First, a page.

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We've all heard the sage advice, "Hire for personality and train for skill." But how can a salon owner recognize a personality fit for their salon? Any candidate can fake being awesome for an hour interview. So what's a hiring manager to do?
First and foremost: hire slow.
Staring at an empty station and turning clients away because you don't have enough service providers can cause even the most cautious manager to make hasty hiring decisions. But bringing on the wrong person will really just cost you more time, lost clients, and possibly even additional lost employees and a depreciated salon reputation in the long run.
Even if you're "just filling a station" in a booth-rental salon, remember while a new stylist might not have to work with your other renters, they do have to work alongside them.
No one wants to pay rent to work beside someone they don't like. Don't push away your faithful renters for the first new rent check to inquire. To keep all your renters, you must ensure the chemistry is at least kosher. Even when filling salon suites, it will cost more time and money to have a revolving door of unprepared stylists who will never succeed running their own business. The paint, redecorating, move in/move outs, and continuous advertising for new suite renters will cost you far more time than being protective of your space and waiting for the right suite renter.
Filling a hole in your salon often feels like an emergency that needs to be addressed right away, but it's really an opportunity to bring your existing service providers together, create a need for clients to book appointments, and generate a sense of exclusivity for potential clients who want to be on your books. Take your time, make the most of the time by generating a prospective client list for when you do find the right person, and save yourself heartache and future issues by waiting for a good fit.
But really, don't just wait for a stylist to stumble in the door of your salon — recruit.
I don't mean you should poach another salon's stylists. That would be like dating someone who cheated on their ex with you then hoping they'll actually be faithful to you. Recruit by making connections at hairstylist gatherings (shameless plug: check out AHP Root gatherings) and on social media with hair professionals in your area.
Let fellow salon owners know you have an open chair in case they have a previous applicant they just couldn't accommodate. It pays to be a community instead of competition. Encourage your existing stylists (if you like their work ethic) to reach out to their licensed friends and former cosmetology classmates.
Go into local beauty schools and teach a class or give a presentation. Appealing to the next generation of hair professionals before they even graduate is beneficial for so many reasons, even if you aren't currently hiring.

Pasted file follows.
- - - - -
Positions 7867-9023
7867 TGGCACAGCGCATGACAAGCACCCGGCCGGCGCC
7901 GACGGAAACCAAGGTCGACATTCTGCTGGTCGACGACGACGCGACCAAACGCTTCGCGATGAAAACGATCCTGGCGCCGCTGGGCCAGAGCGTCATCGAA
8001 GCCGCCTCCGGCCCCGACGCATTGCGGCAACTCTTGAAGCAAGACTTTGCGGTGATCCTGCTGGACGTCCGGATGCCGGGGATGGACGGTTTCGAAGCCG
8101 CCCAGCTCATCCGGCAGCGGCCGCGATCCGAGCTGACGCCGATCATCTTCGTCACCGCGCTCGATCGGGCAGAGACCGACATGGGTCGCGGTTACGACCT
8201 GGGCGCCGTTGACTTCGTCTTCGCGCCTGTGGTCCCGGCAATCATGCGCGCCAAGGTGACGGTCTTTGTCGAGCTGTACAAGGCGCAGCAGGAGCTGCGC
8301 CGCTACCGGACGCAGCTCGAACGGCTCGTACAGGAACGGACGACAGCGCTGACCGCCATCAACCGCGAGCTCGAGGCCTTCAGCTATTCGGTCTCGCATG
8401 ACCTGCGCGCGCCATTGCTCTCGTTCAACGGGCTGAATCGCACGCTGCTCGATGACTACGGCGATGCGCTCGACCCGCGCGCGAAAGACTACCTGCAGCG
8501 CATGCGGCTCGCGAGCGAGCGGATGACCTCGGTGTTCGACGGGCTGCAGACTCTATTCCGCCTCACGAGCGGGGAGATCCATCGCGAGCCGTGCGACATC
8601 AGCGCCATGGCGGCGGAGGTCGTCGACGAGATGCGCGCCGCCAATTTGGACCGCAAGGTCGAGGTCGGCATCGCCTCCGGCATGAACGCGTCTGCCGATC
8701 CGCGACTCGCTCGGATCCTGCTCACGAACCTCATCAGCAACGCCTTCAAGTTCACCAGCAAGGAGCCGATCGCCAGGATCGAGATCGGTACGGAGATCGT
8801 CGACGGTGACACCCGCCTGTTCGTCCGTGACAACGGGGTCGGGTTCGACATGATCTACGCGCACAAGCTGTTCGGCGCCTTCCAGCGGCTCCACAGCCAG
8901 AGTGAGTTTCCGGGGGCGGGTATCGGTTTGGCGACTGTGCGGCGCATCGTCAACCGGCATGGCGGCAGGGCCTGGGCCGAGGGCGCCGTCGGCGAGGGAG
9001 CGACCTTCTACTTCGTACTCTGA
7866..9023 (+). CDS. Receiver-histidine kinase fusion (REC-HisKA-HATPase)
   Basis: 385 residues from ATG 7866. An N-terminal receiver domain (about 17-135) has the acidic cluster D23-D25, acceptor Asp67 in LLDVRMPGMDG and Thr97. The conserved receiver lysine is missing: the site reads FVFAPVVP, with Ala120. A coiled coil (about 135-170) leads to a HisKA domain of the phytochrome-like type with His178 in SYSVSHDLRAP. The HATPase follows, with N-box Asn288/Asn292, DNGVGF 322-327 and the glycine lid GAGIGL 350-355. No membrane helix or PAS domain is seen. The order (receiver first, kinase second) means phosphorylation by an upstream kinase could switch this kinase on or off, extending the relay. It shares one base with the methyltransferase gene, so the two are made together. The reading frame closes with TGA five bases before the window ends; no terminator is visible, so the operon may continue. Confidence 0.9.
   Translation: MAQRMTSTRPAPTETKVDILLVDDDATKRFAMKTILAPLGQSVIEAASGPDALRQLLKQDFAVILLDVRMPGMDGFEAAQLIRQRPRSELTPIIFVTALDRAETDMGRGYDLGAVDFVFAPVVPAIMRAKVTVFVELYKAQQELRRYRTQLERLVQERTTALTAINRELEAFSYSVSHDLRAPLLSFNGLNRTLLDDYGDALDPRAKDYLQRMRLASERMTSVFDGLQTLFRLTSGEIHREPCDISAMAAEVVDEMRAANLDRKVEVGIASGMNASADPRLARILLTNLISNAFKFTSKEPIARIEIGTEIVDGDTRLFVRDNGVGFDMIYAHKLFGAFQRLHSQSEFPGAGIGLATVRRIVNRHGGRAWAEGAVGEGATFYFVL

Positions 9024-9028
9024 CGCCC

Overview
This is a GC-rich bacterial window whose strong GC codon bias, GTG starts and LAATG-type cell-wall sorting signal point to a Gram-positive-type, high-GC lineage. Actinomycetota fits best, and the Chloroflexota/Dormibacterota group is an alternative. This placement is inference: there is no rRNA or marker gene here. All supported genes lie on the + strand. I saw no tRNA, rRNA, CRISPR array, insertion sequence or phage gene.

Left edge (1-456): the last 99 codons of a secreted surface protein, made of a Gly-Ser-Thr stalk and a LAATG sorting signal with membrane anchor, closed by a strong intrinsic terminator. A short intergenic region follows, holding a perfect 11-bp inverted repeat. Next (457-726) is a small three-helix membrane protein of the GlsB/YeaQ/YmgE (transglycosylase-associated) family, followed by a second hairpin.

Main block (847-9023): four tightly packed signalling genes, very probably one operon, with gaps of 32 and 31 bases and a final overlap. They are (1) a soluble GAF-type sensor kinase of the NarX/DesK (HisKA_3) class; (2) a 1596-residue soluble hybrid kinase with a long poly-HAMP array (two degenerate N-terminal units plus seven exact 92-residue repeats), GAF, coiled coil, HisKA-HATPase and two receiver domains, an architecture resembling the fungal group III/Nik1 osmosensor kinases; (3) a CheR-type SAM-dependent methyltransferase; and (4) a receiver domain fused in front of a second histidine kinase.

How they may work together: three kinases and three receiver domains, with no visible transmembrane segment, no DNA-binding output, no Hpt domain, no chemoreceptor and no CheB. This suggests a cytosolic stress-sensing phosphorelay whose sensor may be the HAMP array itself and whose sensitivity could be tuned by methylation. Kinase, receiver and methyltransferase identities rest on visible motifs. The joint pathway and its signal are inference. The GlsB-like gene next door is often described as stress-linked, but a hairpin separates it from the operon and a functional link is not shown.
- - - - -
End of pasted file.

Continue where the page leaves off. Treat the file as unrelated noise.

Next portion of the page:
Then when a hairstylist does come into your salon for an interview, throw out your preconceived notions of how an interview should happen.
Do not, I repeat, do not just sit in the back office and ask your standard list of 15 predetermined interview questions from the internet about where this stylist sees their career in five years and if they consider themselves a team player. Spoiler alert: they all consider themselves a team player. Make them prove it.
Get out of that back office and hang out with the team. Let each teammate ask a question they feel would help find the type of stylist they hope to work with. Go on a team outing with the candidate. It could be something no-cost and lowkey like a group walk or picnic, where everyone, not just the interviewee, lets their guard down and just gets to know each other.
Have the hopeful stylist come in and shadow a couple of your senior stylists, maybe even sit at the front desk for half an hour. Even as the interviewer, it's hard to really be your true self in a traditional, formal interview, so why would we think we get a real picture of who a candidate is in one stuffy hour of rehearsed questioning.
Sure, getting out of the back room and involving your team in the interview process takes a little more effort and a lot more time, but finding the right fit for your salon is worth it — and the right candidate who really wants to work at your salon will be happy to oblige whatever interview process you determine. If they aren't ecstatically willing to provide all the interview activities you request, you've saved yourself from a bad hire.
Take your time when hiring. Recruit, don't just settle for whoever stumbles in your salon door.
Then interview like you're looking for a new best friend to add to your team, not just a lip service expert.
A bad hire is more detrimental than an unused station. Likewise, the right fit— a good hire — is worth exponentially more than the additional service dollars or rent they bring in.